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Tel Aviv is set to portray non-heteronormative families in schools

Meka Beresford January 14, 2017

Schools in Tel Aviv are set to update Shabbat-welcoming services held in municipal preschools to portray a variety of non-heteronormative families.

The move aims to reflect and represent families living in the city more proportionately.

LGBT and single parent family structures will be introduced to teach young children diversity and coexistence from a younger age.

A number of pre schools in the city have already taken on the recommendation and have begun to hold Shabbat-welcoming services that differ from tradition. The service welcomes Shabbat, the Jewish day of rest in the week.

Gali Shine-Tal and Itai Himmelfarb, psychologists from the public counselling service of Tel Aviv, said that sending a message of diversity from a young age is incredibly important for children’s development.

Himmelfarb explained: “It’s important to us that the social climate in preschool be positive and encouraging to the families. Our goal is to produce thinking that takes into account LGBT families.”

Shine-Tao reported a mixed response from teachers and schools across the city. While a majority of the response was positive, some teachers displayed a less tolerant view of changing the service.

“We’re trying to render the positions more flexible and enable accepting reference because this is important to children’s development,” she explained. “We’re telling them that they need to distinguish between personal views and the educational views.”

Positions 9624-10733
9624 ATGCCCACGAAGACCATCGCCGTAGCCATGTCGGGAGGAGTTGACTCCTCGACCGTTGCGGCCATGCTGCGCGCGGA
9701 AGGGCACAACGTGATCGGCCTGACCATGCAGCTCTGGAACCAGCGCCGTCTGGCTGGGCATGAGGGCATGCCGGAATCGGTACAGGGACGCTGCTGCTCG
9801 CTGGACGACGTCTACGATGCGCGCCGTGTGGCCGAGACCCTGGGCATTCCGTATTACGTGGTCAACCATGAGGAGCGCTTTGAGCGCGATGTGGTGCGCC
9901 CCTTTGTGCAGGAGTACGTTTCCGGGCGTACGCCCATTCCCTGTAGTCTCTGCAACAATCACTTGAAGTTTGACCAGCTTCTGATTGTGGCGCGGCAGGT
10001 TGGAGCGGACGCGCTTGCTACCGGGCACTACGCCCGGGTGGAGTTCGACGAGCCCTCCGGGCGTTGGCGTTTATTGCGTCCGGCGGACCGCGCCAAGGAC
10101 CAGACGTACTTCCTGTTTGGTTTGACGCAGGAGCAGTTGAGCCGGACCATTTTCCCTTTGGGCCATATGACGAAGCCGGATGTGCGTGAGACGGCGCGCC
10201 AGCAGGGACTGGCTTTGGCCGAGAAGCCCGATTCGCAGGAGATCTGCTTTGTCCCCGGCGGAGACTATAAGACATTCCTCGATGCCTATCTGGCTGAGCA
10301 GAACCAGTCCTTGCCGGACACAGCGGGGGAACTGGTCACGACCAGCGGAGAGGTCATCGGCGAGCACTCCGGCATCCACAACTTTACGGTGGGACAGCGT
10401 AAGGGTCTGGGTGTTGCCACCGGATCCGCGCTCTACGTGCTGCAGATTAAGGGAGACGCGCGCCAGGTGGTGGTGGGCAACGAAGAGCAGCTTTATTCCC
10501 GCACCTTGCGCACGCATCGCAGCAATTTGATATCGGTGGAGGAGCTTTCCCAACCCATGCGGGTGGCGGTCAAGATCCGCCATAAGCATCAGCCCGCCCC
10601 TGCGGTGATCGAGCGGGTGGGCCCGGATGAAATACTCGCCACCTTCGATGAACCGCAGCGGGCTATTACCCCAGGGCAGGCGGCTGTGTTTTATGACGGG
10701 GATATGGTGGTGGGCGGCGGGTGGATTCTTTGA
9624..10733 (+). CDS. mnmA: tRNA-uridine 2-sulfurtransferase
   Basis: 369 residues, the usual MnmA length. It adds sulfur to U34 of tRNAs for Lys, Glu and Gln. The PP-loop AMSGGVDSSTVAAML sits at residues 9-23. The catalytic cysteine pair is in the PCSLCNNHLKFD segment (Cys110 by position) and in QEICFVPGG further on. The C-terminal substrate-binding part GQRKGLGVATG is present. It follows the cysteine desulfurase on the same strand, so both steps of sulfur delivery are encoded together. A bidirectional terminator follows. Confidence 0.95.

Both the psychologists stressed that especially in Tel Aviv “it’s important to strengthen the children’s expressing of empathy for the feelings of every child, and on the other hand, to strengthen (the sentiment) that their family is worthwhile, good, complete, proper and loving.”

Last year, a poll found that Israeli support for equal marriage had dramatically surged, with 76% of Israelis saying they support same-sex civil marriage or registration.

The government has taken note of the surge in acceptance, and soon spouses of Israelis who have tied the knot in countries where same-sex marriage is legal may soon be able to claim Israeli citizenship at the same speed as straight couples, following an announcement by the country’s attorney general.

Until now, same-sex spouses were forced to wait up to seven years and would generally only be granted permanent residency rather than citizenship. The process was far quicker for those in straight marriages.

The country has added more than $5 million to a fund set up to address the needs of the LGBT community.

The money will be provided to various government ministries for initiatives set up to benefit LGBT Israelis. It will be stretched over the period of the next two years.

The announcement came after LGBT activists accused Israel of ‘pinkwashing’ to attract tourists while neglecting LGBT groups when they planed to use $2.9 million to increase gay tourism in the country, but just $396,000 was awarded to LGBT groups.

More: Children, Equality, heteronormative, Israel, Israel, LGBT, Middle East, school, Tel Aviv

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